• “This was an amazing book because it was about boys.” – Amazon Customer
  • “I couldn’t put this book down. I love how it was clean and not dirty.” – Staci

Under The Dome – Stephen King

Here’s another book review that’s been in the works for far too long. Back in the days when Keeping Up With The Penguins was still a seed of an idea, I was talking over my to-read list with a friend at a bar. As the night wore on, and the drinks went down, I pulled out my phone and created a new list – the next to-read list – and promised my friend that Under The Dome would be the first book on it. It was her personal favourite, and I swore to her that I’d review it just as soon as I was done with the original 109 books on my list. Well, I’m a couple months late and a dollar short, but I’m finally making good on that promise!

Really, the only reason that I put off reading Under The Dome is that I’m a big chicken. All I knew about Stephen King books is that they’re scary. Also, they’re (usually) huge – this one comes in at a whopping 880 pages. But, as with all fears, it turned out mine were (mostly) unfounded. Sure, it took a little longer to read than your standard 250-page novel, and there were a few spooky elements, but nothing that kept me up at night. So, that’s my first hot tip about Under The Dome: don’t be chicken!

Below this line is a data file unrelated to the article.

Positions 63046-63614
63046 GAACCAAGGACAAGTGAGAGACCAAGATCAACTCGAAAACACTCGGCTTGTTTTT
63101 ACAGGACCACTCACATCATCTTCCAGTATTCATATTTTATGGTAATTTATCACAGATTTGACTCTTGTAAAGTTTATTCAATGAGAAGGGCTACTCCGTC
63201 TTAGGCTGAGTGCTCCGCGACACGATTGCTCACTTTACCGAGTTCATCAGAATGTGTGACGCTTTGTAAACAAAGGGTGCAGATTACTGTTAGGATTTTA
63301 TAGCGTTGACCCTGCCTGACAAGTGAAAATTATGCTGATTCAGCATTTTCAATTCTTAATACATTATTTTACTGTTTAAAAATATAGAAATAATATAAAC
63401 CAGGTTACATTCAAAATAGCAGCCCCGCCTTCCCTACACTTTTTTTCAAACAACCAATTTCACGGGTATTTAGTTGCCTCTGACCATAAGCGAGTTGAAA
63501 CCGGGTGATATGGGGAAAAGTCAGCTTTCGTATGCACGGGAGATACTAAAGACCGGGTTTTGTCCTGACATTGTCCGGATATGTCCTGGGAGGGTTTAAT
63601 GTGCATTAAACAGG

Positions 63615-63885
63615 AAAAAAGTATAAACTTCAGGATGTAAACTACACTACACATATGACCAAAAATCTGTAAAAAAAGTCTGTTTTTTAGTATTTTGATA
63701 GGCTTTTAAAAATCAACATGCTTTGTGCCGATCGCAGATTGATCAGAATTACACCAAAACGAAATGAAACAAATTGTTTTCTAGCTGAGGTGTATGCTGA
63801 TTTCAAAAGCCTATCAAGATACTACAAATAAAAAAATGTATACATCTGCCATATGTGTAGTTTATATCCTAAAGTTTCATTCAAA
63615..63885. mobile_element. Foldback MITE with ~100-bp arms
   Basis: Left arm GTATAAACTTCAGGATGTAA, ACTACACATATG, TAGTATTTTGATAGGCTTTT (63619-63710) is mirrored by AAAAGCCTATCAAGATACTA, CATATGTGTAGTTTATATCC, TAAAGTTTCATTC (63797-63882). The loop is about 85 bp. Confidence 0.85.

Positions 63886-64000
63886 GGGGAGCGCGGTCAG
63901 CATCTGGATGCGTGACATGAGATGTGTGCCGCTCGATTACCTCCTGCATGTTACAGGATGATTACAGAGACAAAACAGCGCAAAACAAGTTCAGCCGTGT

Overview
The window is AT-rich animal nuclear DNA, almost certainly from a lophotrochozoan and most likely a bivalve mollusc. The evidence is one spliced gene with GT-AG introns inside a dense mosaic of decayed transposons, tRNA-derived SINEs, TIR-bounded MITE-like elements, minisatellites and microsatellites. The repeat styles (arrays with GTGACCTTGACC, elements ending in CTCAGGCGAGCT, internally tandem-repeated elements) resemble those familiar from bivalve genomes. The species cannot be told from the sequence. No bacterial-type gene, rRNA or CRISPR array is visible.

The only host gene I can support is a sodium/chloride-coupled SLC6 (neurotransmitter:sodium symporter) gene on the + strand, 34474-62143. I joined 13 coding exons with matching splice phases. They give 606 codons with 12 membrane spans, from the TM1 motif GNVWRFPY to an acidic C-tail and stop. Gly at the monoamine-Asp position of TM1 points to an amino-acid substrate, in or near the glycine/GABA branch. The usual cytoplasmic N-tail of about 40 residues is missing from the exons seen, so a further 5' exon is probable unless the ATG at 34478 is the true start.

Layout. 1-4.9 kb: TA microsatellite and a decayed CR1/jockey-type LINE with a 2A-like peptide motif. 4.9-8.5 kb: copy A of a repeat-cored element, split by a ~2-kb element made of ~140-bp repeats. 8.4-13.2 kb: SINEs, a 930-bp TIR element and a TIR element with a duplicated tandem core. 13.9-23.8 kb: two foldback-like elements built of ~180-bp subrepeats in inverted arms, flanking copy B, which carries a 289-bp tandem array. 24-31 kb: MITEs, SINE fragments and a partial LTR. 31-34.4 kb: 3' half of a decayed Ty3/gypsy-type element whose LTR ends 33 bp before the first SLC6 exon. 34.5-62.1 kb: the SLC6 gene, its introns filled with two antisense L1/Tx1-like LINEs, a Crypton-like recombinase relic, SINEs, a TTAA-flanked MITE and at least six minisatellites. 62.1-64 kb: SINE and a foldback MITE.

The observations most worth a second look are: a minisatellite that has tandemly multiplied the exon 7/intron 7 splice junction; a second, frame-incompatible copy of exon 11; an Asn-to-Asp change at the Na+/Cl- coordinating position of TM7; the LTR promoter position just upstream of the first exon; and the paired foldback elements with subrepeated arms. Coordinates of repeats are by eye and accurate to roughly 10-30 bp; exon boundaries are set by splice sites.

The story starts on 21 October, when a small (fictional) town in Maine is completely cut off from the rest of the world by a large invisible dome that appears seemingly out of nowhere. A plane crashes right into it, killing two pilots (and one unfortunate woodchuck). The dome is unyielding, and pretty much impenetrable – some sound, light, and radio waves can travel through, but nothing with corporeal form (so no one in, no one out). So, as you can imagine, it throws everyone – under the dome, and outside of it – into a bit of a tizz.

As with any crisis situation, there are some who stand to benefit from (among other things) the panic that ensues, and an unlikely hero is called up to save the day. “Captain Barbie”, an ex-military man who was attempting to hitchhike his way out of the town on Dome Day, is charged with figuring out what the fuck is going on (the military is called in straight away, naturally, because America). Luckily, he’s got the keen-eyed flinty-cored local newspaper reporter, Julia Shumway, on his side.



Under The Dome is big in scope. I’m talking huge. I’m talking epic. At first, I couldn’t really see what the big deal was going to be; the map of the town in the front of the book included a book store, and the character list included “Dogs of Note”, so I figured I’d get by just fine in that situation, what could the problem possibly be? But then I was introduced to the town councilman, James “Big Jim” Rennie, who sees the dome as one big opportunity to make a power play that will allow him to take over the whole town. He carefully orchestrates and encourages unease among the townsfolk, using that as a springboard to expand the powers of the police force and silence any troublemakers. The dome basically throws small-town politics into a pot of water, and sets it to boil.

Now, your standard good-guy-Barbie-versus-bad-guy-Jim story would wear out real quick over the course of a book this size; they’re the main contenders in the conflict, sure, but there’s all kinds of other battles and romances and whatnot going on all around them, and King gives each their due. Under The Dome has a huge cast, and pretty much everyone’s point-of-view gets a look in at least once or twice.